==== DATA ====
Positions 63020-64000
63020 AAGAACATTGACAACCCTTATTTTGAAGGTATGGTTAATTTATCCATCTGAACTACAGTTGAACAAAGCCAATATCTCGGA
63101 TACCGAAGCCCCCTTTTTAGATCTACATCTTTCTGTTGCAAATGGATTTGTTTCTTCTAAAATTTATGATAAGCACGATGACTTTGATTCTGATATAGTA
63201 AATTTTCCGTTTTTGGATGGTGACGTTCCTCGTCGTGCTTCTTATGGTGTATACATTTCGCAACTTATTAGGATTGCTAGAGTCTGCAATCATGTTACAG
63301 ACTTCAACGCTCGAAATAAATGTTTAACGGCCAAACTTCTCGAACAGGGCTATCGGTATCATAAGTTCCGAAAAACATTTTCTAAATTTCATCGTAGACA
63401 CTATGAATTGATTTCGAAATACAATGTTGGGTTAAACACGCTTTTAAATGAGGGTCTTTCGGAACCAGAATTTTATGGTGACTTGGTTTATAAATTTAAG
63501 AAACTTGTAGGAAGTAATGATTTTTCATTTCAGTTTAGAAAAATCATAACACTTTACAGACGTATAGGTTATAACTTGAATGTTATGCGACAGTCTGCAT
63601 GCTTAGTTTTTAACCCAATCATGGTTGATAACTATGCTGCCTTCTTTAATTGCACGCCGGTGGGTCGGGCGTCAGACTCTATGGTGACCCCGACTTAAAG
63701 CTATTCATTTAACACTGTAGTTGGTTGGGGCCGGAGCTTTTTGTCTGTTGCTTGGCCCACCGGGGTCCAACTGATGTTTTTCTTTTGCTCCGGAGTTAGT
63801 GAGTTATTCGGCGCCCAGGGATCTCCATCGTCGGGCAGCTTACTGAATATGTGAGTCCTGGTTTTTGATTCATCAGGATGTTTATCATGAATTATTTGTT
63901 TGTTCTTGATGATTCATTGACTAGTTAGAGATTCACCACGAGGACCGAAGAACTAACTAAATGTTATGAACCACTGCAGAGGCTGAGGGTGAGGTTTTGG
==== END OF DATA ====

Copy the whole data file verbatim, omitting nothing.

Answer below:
Positions 63020-64000
63020 AAGAACATTGACAACCCTTATTTTGAAGGTATGGTTAATTTATCCATCTGAACTACAGTTGAACAAAGCCAATATCTCGGA
63101 TACCGAAGCCCCCTTTTTAGATCTACATCTTTCTGTTGCAAATGGATTTGTTTCTTCTAAAATTTATGATAAGCACGATGACTTTGATTCTGATATAGTA
63201 AATTTTCCGTTTTTGGATGGTGACGTTCCTCGTCGTGCTTCTTATGGTGTATACATTTCGCAACTTATTAGGATTGCTAGAGTCTGCAATCATGTTACAG
63301 ACTTCAACGCTCGAAATAAATGTTTAACGGCCAAACTTCTCGAACAGGGCTATCGGTATCATAAGTTCCGAAAAACATTTTCTAAATTTCATCGTAGACA
63401 CTATGAATTGATTTCGAAATACAATGTTGGGTTAAACACGCTTTTAAATGAGGGTCTTTCGGAACCAGAATTTTATGGTGACTTGGTTTATAAATTTAAG
63501 AAACTTGTAGGAAGTAATGATTTTTCATTTCAGTTTAGAAAAATCATAACACTTTACAGACGTATAGGTTATAACTTGAATGTTATGCGACAGTCTGCAT
63601 GCTTAGTTTTTAACCCAATCATGGTTGATAACTATGCTGCCTTCTTTAATTGCACGCCGGTGGGTCGGGCGTCAGACTCTATGGTGACCCCGACTTAAAG
63701 CTATTCATTTAACACTGTAGTTGGTTGGGGCCGGAGCTTTTTGTCTGTTGCTTGGCCCACCGGGGTCCAACTGATGTTTTTCTTTTGCTCCGGAGTTAGT
63801 GAGTTATTCGGCGCCCAGGGATCTCCATCGTCGGGCAGCTTACTGAATATGTGAGTCCTGGTTTTTGATTCATCAGGATGTTTATCATGAATTATTTGTT
63901 TGTTCTTGATGATTCATTGACTAGTTAGAGATTCACCACGAGGACCGAAGAACTAACTAAATGTTATGAACCACTGCAGAGGCTGAGGGTGAGGTTTTGG